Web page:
I took a look at LG’s new Transparent OLED TV, and I saw something special

I took a look at LG’s new Transparent OLED TV, and I saw something special

Transparent display prototypes have been on the CES show floor for many years. It’s a guaranteed way to wow people and showcase the unique capabilities of an OLED panel. But it looks like LG has decided it’s time to ship a real, transparent TV that people will actually be able to buy this year. On an undisclosed date. What is certain is an exorbitant sum of money.

The company announced the OLED Signature T (you can guess what the T stands for) here at CES 2024. The product that LG showed off to the press in Las Vegas isn’t exactly “final.” The 77-inch screen won’t change at all, but the company hasn’t decided whether it will come with all the side furniture you see in these photos or whether it will sell those items separately.

Behind the transparent OLED T panel is a contrast layer that can be lifted, with the push of a button on the remote, to make the TV look like any regular OLED TV or reduced If you want to see what’s behind the screen. The TV has custom widgets that only take up the bottom of the screen, which seems like an idea LG carried over from its foldable TV. It runs a custom webOS interface optimized for unique viewing. It’s certainly less crowded and busy than the version found on regular LG TVs.

The OLED T runs a customized version of webOS designed for the transparent display.

LG went through a ton of demos at its CES lineup, and there were times when the TV’s transparency mode gave a sense of depth that really blew my mind, as in this shot below.

A transparent screen can produce some amazing depth effects.

But there’s one downside: When the contrast filter is turned up, the OLED T isn’t technically on par with LG’s best traditional OLED displays like the G series. It lacks the Micro Lens Array technology that led to significant brightness improvements for this line. I’m an unabashed display geek, so if I owned this thing, I think it would always bother me that it’s an inferior TV compared to the G4 or, if you want to get even fancier, LG’s wireless M series, which Do Includes anti-money laundering law. This TV is set to cost a lot more than either of them.

You’re making objective sacrifices for the trick of transparency, so it’s worth considering how quickly the novelty of this TV might wear off. For some people, maybe never. but me? I can’t help but feel like I’ll get over the whole thing in a matter of days.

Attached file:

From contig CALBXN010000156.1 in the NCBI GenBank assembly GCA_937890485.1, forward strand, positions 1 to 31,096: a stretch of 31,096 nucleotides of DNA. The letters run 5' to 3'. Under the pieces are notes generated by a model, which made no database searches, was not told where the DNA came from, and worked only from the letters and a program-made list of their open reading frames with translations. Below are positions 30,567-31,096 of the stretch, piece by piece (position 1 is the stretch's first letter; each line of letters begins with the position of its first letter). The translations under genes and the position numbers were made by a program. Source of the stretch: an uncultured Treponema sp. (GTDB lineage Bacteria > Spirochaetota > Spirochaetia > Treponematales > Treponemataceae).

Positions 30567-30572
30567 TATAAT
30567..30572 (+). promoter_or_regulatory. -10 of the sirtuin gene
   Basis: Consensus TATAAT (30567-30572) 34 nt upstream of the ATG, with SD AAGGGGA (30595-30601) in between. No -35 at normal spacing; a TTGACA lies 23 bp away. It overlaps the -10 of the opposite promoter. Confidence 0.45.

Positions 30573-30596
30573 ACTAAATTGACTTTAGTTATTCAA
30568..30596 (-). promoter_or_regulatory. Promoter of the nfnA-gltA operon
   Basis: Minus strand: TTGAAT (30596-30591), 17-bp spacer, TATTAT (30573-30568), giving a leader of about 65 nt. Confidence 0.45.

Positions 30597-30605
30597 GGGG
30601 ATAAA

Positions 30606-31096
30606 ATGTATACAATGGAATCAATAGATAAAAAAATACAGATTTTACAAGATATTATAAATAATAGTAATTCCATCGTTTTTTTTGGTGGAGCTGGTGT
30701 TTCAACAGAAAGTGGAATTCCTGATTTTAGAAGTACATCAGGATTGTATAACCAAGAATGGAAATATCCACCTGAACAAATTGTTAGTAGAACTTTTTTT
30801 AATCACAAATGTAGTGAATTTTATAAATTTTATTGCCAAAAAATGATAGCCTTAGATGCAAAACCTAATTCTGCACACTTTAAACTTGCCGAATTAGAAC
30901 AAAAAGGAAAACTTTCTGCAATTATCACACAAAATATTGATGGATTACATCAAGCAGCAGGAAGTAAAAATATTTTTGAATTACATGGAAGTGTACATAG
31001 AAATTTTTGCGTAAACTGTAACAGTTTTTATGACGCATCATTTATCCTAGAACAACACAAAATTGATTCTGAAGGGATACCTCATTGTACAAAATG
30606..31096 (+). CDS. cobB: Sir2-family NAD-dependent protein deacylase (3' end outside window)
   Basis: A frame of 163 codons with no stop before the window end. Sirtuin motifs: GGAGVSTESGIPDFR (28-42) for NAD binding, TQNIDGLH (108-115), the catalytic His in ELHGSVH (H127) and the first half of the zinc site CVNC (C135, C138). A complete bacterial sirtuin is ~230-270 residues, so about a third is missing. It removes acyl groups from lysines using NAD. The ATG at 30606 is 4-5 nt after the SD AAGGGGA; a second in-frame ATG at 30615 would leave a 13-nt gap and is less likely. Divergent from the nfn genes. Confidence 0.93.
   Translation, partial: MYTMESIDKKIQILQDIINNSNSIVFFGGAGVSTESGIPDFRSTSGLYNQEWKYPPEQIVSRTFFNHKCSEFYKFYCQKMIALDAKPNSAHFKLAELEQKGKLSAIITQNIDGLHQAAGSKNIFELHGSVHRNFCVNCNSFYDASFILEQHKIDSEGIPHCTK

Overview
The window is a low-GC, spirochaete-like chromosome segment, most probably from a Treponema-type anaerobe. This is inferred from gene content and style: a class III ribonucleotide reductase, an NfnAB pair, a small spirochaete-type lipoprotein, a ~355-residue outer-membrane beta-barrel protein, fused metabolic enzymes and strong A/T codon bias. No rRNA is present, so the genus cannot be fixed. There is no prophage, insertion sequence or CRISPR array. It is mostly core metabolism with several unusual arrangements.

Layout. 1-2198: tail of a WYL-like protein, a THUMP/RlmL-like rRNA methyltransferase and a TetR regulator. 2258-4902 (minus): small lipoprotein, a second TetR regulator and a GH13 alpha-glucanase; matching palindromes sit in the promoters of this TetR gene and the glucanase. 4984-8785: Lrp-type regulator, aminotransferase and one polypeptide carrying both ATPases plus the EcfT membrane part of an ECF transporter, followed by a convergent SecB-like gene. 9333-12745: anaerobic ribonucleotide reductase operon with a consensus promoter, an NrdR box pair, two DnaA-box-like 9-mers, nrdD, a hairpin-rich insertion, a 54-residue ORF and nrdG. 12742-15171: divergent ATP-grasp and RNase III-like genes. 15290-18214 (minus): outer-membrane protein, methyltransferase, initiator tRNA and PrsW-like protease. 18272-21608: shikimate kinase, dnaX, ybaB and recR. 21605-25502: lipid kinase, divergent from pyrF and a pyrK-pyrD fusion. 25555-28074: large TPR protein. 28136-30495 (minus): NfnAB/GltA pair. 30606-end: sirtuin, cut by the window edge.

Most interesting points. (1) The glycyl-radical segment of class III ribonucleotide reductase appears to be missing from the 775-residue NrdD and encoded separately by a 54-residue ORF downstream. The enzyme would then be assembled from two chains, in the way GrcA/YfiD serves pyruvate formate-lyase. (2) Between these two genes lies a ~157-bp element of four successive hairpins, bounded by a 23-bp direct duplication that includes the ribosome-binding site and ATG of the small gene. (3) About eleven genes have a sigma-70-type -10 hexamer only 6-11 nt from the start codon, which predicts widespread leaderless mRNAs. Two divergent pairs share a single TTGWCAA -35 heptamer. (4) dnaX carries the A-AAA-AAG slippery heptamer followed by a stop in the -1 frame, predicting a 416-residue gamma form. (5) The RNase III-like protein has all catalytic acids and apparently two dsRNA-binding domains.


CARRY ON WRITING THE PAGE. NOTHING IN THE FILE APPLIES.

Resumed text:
When used as a regular TV, the Transparent TV lags behind LG’s best regular OLED displays in terms of brightness.

But can your TV turn into a fish tank? Decisions decisions.

The key question is really: Who is the OLED Signature T meant for? I asked company representatives why LG decided it was the right time to launch a commercial transparent TV. The answer I got was that some consumers are looking for something really new and different. This has always been the primary goal of LG’s premium OLED displays. This is also a company that makes a great TV case — a review coming soon, I promise — so it’s willing to go against the grain if it makes some noise.

Other TVs can show you the weather, but no completely like him.

The OLED T includes several tools optimized for its transparent display.

As for other specifications, the OLED T has speakers below the screen. As with the M Series, it receives all of its video and audio from LG’s Zero Connect Box, which can be placed up to 30 feet away as long as it maintains line of sight with the TV. This is what you connect streaming boxes and gaming consoles to.

Here you can see the contrast film taking up half of the OLED screen, while the top half is transparent.

LG intends to ship the Signature OLED T this calendar year, but has not yet committed to a specific time frame. The price is anyone’s guess. The foldable OLED device ended up selling for $100,000. Last year’s attainable 77-inch wireless OLED display retails for $4,999.99. Transparency will undoubtedly cost several thousand additional dollars. But ultimately, at least we’re seeing another long-running CES gimmick find its way into an actual product — even if the transparent novelty doesn’t solve any real problems in the TV landscape.

Photography by Chris Welsh/The Verge

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